This preview shows pages 1–3. Sign up to view the full content.
This preview has intentionally blurred sections. Sign up to view the full version.View Full Document
Unformatted text preview: Physics 8B Lab 6 – Mirrors & Lenses rev 4.0 Lab 6 – Mirrors & Lenses Part I: Parallax & Plane Mirrors Have a fellow student hold two pencils, one behind the other, approximately 1m in front of you. Have them move one pencil approximately 15cm closer to you. Close one eye, and move your head so that one pencil appears to be directly in front of the other. Now move your head from side to side. a) If you move your head to the right, which pencil appears to be on the right: the one closer to you or farther from you? b) If instead you move your head to the left, which pencil appears to be on the left: the one closer to you or farther from you? c) Have your fellow student place the two pencils one behind the other so that they are touching. How does this change affect what you observe when you move your head from side to side? d) You observed that there is an apparent change in the relative location of the two pencils when you move your head from side to side. This effect is said to be due to parallax. Draw diagrams to show how you can use parallax to determine which of the two items is closer to you. (Diagram should be an overhead view looking down at the two items and your head when they are lined up and when your head moves off to the side.) Physics 8B Lab 6 – Mirrors & Lenses rev 4.0 e) How must the two items be located relative to one another, if you observe no effect of parallax when you move your head from side to side? Use two markers (metal hook on a circular base) and the plane mirror. Place a sheet of paper on the table. Hold the mirror in the middle of the paper, perpendicular to the tabletop. Place one marker on the paper approximately 10cm in front of the mirror. We will call this the ‘object marker’. Place your head at table level and look into the mirror so that you can see the image of the object marker. f) Which side of the mirror does the image appear to be located? g) Does the image stay in the same location when you move your head to different positions? Look directly from the object to the mirror (i.e. along the perpendicular axis)....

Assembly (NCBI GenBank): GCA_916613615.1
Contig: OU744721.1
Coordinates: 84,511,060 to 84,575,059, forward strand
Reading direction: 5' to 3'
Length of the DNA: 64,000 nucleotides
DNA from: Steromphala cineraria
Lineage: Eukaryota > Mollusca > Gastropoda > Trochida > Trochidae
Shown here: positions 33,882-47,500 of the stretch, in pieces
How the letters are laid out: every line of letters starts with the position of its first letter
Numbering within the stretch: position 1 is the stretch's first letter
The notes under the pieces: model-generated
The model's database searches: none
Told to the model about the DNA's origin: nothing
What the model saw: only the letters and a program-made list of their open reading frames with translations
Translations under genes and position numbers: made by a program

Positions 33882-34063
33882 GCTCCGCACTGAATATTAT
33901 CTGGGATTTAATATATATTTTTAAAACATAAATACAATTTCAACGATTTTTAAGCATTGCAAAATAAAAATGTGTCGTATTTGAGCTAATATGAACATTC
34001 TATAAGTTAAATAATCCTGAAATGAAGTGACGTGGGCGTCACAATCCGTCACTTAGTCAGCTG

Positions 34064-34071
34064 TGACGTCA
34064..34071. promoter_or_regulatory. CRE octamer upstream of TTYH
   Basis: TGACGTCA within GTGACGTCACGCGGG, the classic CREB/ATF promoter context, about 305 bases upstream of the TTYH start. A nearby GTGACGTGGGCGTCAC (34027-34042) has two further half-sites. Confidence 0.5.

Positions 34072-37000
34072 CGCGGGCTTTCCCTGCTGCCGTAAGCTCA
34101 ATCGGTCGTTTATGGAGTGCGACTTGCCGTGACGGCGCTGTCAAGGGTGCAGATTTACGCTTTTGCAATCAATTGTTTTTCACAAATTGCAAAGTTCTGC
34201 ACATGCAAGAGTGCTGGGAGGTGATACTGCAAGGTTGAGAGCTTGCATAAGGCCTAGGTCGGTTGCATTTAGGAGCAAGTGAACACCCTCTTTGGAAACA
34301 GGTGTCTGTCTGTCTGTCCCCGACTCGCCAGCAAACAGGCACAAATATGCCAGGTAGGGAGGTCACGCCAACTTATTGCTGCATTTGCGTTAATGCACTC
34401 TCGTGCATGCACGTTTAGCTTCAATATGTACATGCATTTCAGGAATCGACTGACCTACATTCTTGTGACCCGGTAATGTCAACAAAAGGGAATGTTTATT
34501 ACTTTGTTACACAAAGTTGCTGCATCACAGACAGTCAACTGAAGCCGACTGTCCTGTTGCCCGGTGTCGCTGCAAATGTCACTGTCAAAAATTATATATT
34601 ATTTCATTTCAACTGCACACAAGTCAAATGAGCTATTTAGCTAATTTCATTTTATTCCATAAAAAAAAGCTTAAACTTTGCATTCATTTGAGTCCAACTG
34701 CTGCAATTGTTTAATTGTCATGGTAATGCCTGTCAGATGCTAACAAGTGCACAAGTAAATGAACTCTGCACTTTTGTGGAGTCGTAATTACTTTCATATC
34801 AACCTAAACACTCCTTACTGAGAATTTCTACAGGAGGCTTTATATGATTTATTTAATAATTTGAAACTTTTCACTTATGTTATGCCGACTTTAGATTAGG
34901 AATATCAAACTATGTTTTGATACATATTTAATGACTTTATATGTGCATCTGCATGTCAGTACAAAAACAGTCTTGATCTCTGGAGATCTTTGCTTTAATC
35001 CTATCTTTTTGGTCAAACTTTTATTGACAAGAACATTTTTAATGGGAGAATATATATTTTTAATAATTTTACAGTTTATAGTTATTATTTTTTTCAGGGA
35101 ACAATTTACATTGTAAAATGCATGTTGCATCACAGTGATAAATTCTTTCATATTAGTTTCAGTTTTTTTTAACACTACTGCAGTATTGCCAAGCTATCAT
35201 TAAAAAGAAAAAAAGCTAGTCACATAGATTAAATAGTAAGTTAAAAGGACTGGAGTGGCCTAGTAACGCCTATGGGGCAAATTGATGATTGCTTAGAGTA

View Full Document
This note was uploaded on 09/28/2009 for the course PHYSICS 8B taught by Professor Shapiro during the Spring '07 term at University of California, Berkeley.
- Spring '07